Do You Believe Iran?
The inner world of the Islamic Republic's propaganda machine.
Selective credulity is the new normal these days, especially with the anarchy of social media – but "propaganda" is a lot more than just another pejorative for commentary one dislikes. Some countries still have old-fashioned propaganda machines… and one of them is Iran.
The regime in Tehran is 40 years old now and the revolution is more than a little stale, but the mullahs carefully noted how Nazi Germany and the Soviet Union kept their people in line. They use similar techniques, albeit with an Islamic slant – using the coercive power of the state in combination with the religious authority of its clerics. The combination is hard to withstand.
Yet, when Iran speaks, it speaks through a remarkable propaganda machine: the Ministry of Culture and Islamic Guidance (MCIG).
MCIG ensures that newspapers – and journalists – must be licensed. Access to government events and press conferences is also filtered according to political/religious reliability.
Publishers must be licensed, which is a slow and lengthy process. Independent publishers are seldom granted one. Books must be pre-approved, and separate permission is needed to actually market and distribute them.
Lyrics and music must be reviewed and approved, and musicians need permission to give performances. Those that don’t comply risk arrest. Female performers face additional restrictions.
Since the Revolution, all radio and television services are controlled by Islamic Republic of Iran Broadcasting (IRIB). Ostensibly, the IRIB is independent of the regime – as independent as an entity can be whose CEO is handpicked by the Supreme Leader, and whose content must be legally consistent with Islamic criteria, as defined by the state.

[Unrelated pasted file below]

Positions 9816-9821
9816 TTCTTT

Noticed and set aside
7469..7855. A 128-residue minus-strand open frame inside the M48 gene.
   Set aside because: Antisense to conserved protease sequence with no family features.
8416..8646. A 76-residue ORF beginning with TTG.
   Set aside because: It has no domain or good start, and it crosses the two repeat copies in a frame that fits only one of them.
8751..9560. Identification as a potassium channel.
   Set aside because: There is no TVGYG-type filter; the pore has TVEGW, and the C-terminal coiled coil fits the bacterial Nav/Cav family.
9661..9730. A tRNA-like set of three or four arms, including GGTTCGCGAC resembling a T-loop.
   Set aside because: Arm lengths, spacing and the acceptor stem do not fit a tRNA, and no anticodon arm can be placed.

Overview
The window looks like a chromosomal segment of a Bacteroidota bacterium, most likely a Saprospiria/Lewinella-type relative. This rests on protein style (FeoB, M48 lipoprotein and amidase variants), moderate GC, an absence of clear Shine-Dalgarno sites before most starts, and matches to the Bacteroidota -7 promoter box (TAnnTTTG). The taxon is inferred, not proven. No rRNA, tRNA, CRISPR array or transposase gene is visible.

Besides the tight supervision of its leadership and content, most of the IRIB’s revenue stream comes from the Iranian government.
After the Revolution, the newly-established government aimed to Islamicize all forms of arts. In the field of cinema, Iranian filmmaker Mohsen Makhmalbaf was its major theorist. Therefore, the government created films for the domestic Iranian market, and films that pasted a happy face over the grim visage of the regime for external markets. This "Potemkin" model of films from the so-called independent Iranian cinema had deceived many international audiences that should know better.
Iranians had a lively tradition of a free press… until the Revolution. Where over 100 newspapers were being published in 1979, nine remain, and 17 new government-sponsored ones. All are closely monitored and require government permission to operate. Many journalists have learned to their own sorrow that being too “liberal” or “conservative” within the regime’s constraints can mean a prison term when policy shifts.
Bookstore owners and librarians face the same risks. They must list their holdings with the MGIC and there have been penalties for keeping the wrong books off restricted access lists when policies change.
The Basij Militia periodically stage a big sweep for illegal satellite dishes – Iranians work hard to get around government restrictions. At least Iran’s equivalent to the Brownshirts or NKVD militia have had time to get fairly corrupt… one can usually buy a used satellite dish later.
The internet is a sore trial to the Iranian regime. The MGIC is bent on helping to protecting Iranians from the wild world of the web. It is joined by the Commission to Determine Instances of Criminal Content (CDICC), the Supreme Council of Cyberspace (SCC), and the Ministry of Communications and Information Technology. Meanwhile, the Iranian National Police has formed its own cyber police branch while the Iranian Revolutionary Guard Corps has also created its “Iranian Cyber Army.”
There is much more to Iran’s propaganda machinery than these organizations – the Mullahs lie, distort, and deceive to achieve their aims. Moreover, much of the population is heartily sick of their brutality, incompetence and corruption. Anything that hastens the end of the regime would be welcome.
John Thompson and Sara Akrami are authors of the newly-published book, Stale Revolution: The Ayatollahs’ Propaganda and Terrorism Machine.